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Thursday, 11 August 1921


Senator GARDINER (New South Wales) . - The speech of Senator Guthrie more than justifies the request I previously made, that progress be reported. For the sake of the prestige of the Senate it is always to be regretted when an honorable senator, having prepared material for a speech, is not afforded an opportunity to deliver it at the most suitable time; It is most unfair that such a speech, which might have been anticipated from Senator Guthrie, should have, to be delivered at midnight. The Government, I think, might have so arranged matters that we could have heard Senator Guthrie's remarks at a time when it would have been possible for them to have appeared in the press reports of our proceedings. The Age, which has attacked Senator Guthrie, accuses me of desiring for Australia the cheap products of other nations. I ask for nothing of the sort. I desire Australian money, contributed by Australian people, to be devoted to developing our industries in an intelligent way, without resorting to the indirect method of protection. Ten years ago the Commonwealth Woollen Mill came into existence, and it can now turn out material equal to any in the world. Despite high wages, the year just closed showed a profit of £20,000, and, in addition, the deficit of £18,000, due to the cost of the establishment of the factory and the wastage of machinery, has been wiped out. That is an example of real protection and real development of industry. Give me the £32,000,000 taken out of the people's pockets last year under the name of Protection, and I venture to say it could be used so effectively that all our natural products could be worked up, and there would not be one unemployed man from one end of Australia to another.


Senator de Largie - Is not the Free Trade idea to close up works and pay the employees for going idle?


Senator GARDINER - That is the full extent to which Senator de Largie is capable of understanding Free Trade.. What I say is that Protection is stupid in its incidence. The Commonwealth Mill, by the material ft produces, by the wages and conditions it offers to employees, and by the profit it earns, shows that high duties are not necessary, or, at any rate, that higher duties are not required. Of course, we have not the balance-sheets of the other mills before us, but in view of the fact that, unlike the Commonwealth Mill, they do not" endeavour to turn out a great variety of materials, but concentrate on one material which pays best, we may conclude that they are earning enormous profits in proportion to the capital invested. We have a statement showing that practically all that capital has been returned to those mills in the years 1916-17-18.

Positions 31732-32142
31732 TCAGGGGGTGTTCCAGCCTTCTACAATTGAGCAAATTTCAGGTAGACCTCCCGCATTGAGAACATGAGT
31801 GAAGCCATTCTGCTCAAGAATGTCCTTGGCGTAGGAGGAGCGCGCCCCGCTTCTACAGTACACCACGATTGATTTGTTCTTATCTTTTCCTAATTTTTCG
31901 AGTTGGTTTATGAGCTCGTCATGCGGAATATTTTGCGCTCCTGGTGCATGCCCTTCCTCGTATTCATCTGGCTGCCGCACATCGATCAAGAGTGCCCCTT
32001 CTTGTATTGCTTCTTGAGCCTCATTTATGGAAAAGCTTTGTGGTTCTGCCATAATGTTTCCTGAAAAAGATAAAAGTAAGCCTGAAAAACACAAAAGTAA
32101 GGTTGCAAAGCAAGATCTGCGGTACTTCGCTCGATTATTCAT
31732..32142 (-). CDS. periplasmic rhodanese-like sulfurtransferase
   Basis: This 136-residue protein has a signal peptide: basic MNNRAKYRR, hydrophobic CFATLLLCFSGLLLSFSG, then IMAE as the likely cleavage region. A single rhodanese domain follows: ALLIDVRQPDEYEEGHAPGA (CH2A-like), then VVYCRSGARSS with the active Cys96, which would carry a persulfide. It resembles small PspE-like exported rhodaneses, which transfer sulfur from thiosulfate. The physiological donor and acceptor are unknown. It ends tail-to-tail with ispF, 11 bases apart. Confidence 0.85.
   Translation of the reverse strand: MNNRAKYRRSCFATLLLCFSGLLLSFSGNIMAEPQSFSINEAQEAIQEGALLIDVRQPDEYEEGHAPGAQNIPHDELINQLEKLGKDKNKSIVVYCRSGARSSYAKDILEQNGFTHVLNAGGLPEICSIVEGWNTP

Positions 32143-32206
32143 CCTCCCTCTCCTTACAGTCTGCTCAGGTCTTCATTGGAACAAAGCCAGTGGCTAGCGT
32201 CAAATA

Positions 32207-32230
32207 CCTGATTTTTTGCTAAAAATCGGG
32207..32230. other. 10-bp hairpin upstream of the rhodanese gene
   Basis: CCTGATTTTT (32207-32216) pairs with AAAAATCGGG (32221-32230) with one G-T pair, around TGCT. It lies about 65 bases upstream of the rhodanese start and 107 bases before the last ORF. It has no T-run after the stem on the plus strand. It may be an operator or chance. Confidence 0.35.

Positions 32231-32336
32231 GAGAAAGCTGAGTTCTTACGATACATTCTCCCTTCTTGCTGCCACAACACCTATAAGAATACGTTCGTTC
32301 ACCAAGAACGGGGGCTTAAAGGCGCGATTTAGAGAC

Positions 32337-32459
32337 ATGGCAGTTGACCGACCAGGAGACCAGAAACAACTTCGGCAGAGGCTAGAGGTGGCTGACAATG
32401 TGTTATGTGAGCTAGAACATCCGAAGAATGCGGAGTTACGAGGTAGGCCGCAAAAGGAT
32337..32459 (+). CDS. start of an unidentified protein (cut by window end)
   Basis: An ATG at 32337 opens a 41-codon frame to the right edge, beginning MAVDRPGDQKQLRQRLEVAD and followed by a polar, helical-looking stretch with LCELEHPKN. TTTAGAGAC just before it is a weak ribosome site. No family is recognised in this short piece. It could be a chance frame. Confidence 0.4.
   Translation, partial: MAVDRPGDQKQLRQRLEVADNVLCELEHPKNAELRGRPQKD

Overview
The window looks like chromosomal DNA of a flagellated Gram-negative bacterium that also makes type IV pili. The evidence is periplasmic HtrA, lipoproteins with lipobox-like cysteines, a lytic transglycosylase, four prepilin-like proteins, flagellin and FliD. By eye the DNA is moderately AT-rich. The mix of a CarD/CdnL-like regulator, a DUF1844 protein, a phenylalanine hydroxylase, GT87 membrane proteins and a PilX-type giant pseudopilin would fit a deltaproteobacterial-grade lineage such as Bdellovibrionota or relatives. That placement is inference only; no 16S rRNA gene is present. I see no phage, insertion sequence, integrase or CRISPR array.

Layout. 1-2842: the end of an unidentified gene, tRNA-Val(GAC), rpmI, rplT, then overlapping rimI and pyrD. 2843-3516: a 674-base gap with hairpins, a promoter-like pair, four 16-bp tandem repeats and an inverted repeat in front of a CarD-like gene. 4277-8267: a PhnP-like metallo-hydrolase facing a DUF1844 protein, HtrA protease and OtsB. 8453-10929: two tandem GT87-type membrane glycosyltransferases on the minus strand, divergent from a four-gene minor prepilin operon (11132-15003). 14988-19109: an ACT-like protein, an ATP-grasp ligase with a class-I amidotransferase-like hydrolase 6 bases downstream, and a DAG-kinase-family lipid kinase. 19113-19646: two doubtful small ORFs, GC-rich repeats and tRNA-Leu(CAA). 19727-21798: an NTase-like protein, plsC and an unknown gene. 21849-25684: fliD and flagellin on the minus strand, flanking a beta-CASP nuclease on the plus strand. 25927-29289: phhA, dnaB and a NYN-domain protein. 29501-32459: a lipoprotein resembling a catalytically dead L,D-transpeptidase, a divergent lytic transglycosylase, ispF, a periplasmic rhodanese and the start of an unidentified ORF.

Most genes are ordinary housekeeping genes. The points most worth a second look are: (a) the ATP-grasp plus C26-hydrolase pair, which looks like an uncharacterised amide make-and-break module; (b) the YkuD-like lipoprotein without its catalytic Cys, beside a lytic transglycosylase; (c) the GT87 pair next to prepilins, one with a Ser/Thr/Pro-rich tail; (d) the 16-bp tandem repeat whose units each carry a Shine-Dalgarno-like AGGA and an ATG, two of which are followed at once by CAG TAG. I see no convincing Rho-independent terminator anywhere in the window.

Senator Reid - That was when they were commandeered by the Government.


Senator de Largie - When are these mills going to export cloth as we export wheat?


Senator GARDINER - The mills arc turning out material at 6s., and the very finest at 6s. 6d., so that they can compete even with Great Britain; and the reason is very simple. Britain has to convey all the wool from Australia, whereas we incur no greater cost in transporting the manufactured material than Britain does in securing the raw material. It has been clearly and unmistakably shown that in the case of the woollen industry, when we increase the duties, we deliberately put our hand into the people's pockets.


Senator de Largie - -Give the industry time until it reaches the exporting stage !


Senator GARDINER - Of course, if a statesman like Senator de Largie were to undertake the development of Australian industries, we should soon be able to compete with Great Britain or any other country. The honorable senator's desire, however, is not to utilize Australian labour in the most profitable direction, but to create a condition of things under which employers may become as rich as woollenmill balance-sheets show them to be; then, when a Tariff comes before us, not to impose duties for the protection of in- fant industries, but to create greater profits for those which have developed into sturdy manhood. My idea is not to ask the community to put its money into concerns for the profit of individuals, but to undertake enterprises for their own benefit. The statements of Senator Guthrie will stand searching tests. The more closely they are examined the more clearly do they reveal that the Government will be ill-advised in giving manufacturers further scope for accumulating profits while adding to the cost of the materials with which the people must clothe themselves. In everything pertaining to wool, Senator Guthrie is a recognised expert. He has been able .to convince me that, even when the very highest prices were being charged for wearing apparel, the cost of the wool made a difference of only about 3s. 6d. in the price of a suit. For the Government to demand from the community the payment of increased taxes by way of Customs collection, in order to add to the already exorbitant profits df the manufacturers, is utterly without justification. '' As Senator Guthrie emphatically stated, the woollen manufacturers themselves did not ask for what the Government have conferred upon them. The makers realize that they are already upon an excellent wicket. I look with grave concern to the financial prospects of Australia. We shall not be improving the outlook if honorable senators support the Government in further enriching one very small section of the com- munity while further, impoverishing the great mass of the people.







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